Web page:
From A Dark Theater On A Sunny Spring Day…

This season has been pretty dicey – movies have come and gone week after week with nothing really catching on to reel in the crowds. 2 new films open today at my local downtown theater are hoping to buck the trend. Let’s see if either has a fighting chance:

(Dir. Stefan Ruzowitsky, 2007)

It’s frustrating making Oscar picks every year in the category of Best Foreign Film because of no access to the nominees. The films don’t show in my area until months afterward (if they come to theaters here at all) or their DVD releases are way after the fact. The buzz was strong on this one – it won the Academy Award as predicted and it is thankfully making the rounds arriving here today. It is so welcome because THE COUNTERFEITERS is an excellent stirring World War II era drama about what has been called “the largest counterfeiting operation in history”. It begins in the late 40’s with an infamous forger named Salomon Sorowitsch (Karl Markovics) who while gambling in Monte Carlo with large sums of money flashes back to 1936 Berlin. In that turbalent time his success in the illegal trade is interupted when he is arrested by the police led by Superintendent Friedrich Herzog (Devid Striesow) and thrown into a concentration camp. He impresses his Nazi captors with his skills in art drawing romantised portraits of his guards which helps him avoid harsher treatment. He is transferred and brought up before the snooty Herzog again who places him in a select group of other talented print-minded prisoners is forced to forge in a special secret unit of Sachsenhausen called Operation Bernhard.

The accomendations, including actual beds and showers, are extremely appealing in this new deal but the concept of helping the Nazis flood the market with fake currency destroying Britain and America’s economy is more than a bit troubling. A fellow forger with a reactionary agenda – Adolf Burger * (August Diehl) constantly sabotages the efforts to counterfeit the U.S. dollar as the Nazis turn the heat up creating a level of gripping tension that never lags. Markovics carries the movie with a stern furrow-browed brood intensely persuading us to Sorowitsch’s cunning sense of survival. While not pretty this Austrian film is filled with what I can only describe as a lush grittiness – Benedict Neuenfels’ cinematography, even with a limited pallette of greys and darkness, is as absorbing as the story. THE COUNTERFEITERS is a near perfect depiction of a true story, albeit with amalgams and slight embellishments, and a film that I really hope folks will seek out.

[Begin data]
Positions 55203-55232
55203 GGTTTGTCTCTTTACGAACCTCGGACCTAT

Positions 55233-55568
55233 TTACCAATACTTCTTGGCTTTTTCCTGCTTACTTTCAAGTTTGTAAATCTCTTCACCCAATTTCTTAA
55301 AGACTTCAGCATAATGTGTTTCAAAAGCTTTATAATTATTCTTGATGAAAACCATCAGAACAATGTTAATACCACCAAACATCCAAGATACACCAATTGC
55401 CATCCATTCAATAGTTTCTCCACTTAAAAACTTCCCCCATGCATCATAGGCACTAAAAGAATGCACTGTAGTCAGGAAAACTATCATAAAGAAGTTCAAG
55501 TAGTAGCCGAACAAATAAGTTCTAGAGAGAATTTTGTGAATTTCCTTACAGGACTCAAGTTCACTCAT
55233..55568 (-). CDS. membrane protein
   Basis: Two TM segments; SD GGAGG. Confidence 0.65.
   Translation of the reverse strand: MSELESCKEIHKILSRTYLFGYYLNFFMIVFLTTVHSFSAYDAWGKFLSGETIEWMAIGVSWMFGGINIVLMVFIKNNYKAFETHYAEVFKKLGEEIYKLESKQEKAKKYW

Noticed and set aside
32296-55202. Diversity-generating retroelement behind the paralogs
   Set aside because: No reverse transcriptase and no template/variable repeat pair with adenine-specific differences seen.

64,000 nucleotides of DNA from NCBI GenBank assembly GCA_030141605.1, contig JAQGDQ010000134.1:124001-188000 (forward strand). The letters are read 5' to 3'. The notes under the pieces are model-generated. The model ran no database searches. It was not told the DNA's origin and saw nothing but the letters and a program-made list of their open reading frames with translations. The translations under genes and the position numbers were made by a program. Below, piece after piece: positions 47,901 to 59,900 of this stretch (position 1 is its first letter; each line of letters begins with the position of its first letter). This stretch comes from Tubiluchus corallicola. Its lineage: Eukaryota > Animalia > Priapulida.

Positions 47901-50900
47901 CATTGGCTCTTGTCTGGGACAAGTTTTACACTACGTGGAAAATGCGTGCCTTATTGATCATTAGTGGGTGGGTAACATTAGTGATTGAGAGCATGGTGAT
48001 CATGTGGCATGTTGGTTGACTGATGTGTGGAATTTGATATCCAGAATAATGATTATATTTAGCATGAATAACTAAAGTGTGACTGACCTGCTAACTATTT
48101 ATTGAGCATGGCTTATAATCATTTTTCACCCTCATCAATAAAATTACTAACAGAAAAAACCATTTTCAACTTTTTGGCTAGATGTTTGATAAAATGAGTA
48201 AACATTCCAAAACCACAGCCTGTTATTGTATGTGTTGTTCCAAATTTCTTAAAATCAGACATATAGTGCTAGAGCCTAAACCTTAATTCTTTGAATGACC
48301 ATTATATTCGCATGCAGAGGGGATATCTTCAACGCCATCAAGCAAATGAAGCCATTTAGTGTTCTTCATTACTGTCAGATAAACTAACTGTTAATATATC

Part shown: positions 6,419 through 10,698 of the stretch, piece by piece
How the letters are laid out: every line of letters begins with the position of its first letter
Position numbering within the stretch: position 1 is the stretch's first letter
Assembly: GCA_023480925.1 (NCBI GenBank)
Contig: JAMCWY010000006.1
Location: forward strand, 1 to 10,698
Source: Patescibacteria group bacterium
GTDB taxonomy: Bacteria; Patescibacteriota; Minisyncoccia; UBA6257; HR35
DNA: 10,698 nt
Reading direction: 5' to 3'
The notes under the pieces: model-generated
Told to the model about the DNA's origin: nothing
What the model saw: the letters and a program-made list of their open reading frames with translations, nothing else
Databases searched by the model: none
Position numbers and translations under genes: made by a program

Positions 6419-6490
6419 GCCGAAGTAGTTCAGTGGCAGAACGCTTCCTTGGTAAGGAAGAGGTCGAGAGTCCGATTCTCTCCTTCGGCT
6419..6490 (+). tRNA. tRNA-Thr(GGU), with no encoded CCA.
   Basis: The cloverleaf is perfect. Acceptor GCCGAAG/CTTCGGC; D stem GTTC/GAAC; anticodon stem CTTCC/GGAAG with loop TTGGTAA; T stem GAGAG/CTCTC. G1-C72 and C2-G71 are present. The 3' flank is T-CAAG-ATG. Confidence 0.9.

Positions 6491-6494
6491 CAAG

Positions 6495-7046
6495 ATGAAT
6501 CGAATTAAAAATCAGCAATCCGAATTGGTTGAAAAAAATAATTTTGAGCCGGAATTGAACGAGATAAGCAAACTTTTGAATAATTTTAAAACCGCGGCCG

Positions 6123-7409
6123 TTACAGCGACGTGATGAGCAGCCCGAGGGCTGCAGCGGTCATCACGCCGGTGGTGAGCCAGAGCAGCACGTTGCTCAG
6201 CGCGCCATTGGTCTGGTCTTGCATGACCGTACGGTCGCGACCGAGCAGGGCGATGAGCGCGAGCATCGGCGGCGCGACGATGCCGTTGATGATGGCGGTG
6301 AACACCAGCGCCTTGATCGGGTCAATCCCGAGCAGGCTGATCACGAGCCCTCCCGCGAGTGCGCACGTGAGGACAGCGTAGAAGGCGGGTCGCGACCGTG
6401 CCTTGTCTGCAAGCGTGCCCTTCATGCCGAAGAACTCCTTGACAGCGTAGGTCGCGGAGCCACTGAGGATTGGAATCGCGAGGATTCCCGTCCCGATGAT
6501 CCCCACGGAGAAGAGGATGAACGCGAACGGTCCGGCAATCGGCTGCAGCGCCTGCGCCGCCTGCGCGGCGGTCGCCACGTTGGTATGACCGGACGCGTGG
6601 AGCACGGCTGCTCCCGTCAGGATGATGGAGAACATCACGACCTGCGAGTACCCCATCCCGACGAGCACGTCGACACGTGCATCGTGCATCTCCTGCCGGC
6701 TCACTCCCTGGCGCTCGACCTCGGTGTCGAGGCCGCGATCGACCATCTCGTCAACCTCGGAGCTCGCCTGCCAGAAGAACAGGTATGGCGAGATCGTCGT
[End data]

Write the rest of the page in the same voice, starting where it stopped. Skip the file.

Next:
* The film is based on the book by Adolf Burger who is “the only prisoner character in the film that has an authentic historical name and is not synthesized from several real-life prisoners involved in Operation Bernhard.” Thanks again Wikipedia!

SMART PEOPLE (Dir. Noam Murro, 2008) Dennis Quaid is Lawrence Wetherhold – a haggard looking washed up widower professor at Carnegie Mellon University with a ne’er-do-well adopted brother (Thomas Haden Smith), a wisecracking Republican daughter (Ellen Page), and what he is told is an unpublishable manuscript. It is illustrated right off the bat that Wetherhold is a schlub. He doesn’t take time to get to know his students – let alone learn their names and he double parks his car which gets it towed and him injured, getting knocked out cold jumping the fence trying to recoup his briefcase. Coming to in a hospital room he is greeted by Sarah Jessica Parker as his attending doctor. There is something of a spark between them so Quaid and Parker attempt to have what he calls a face to face meeting despite disaproval from his daughter and his being extremely embarrassingly ‘out of practice’ as he apologizes after their first disastrous dinner date.

The underlining question is – will Whetherhold get his groove back? The jaded faded writer/professor role has shades of Quaid’s role in D.O.A. (he who crucially stated publish or perish) – another character who had to regroup to reclaim his passion and Thomas Haden Church seems to be macking on his former glory in SIDEWAYS – a fact the poster calls attention to with it’s lime green and from the producers of plug. Then there’s Ellen Page whose character is conservative with a 8X10 of Reagan on her bedroom wall and citing career steps from Dick Cheney but this character trait is just a disposable detail – it never comes up in any conflict or specified way. Her lines just come off like recycled JUNO: I Appreciate the tip, Dr. Phil and suddenly I’m in an Afterschool Special. It’s her schtick and Haden Church’s dubious deliveries in the first half that has SMART PEOPLE play like quirk by the numbers. The second half is more of a sober drama with introspection and pondering close-ups but the whole affair never rises above WONDER BOYS-light. Quaid does befuddled wonderfully and it’s nice to see Parker as someone less neurotically obsessed with romance as her Carrie Bradshaw character on Sex And The City but this, as earnest as it is in some scenes, never really amounts to anything special. SMART PEOPLE was no doubt made by smart people but I wish they were smarter about making them interesting people. Then maybe I would give a damn about them.

More later…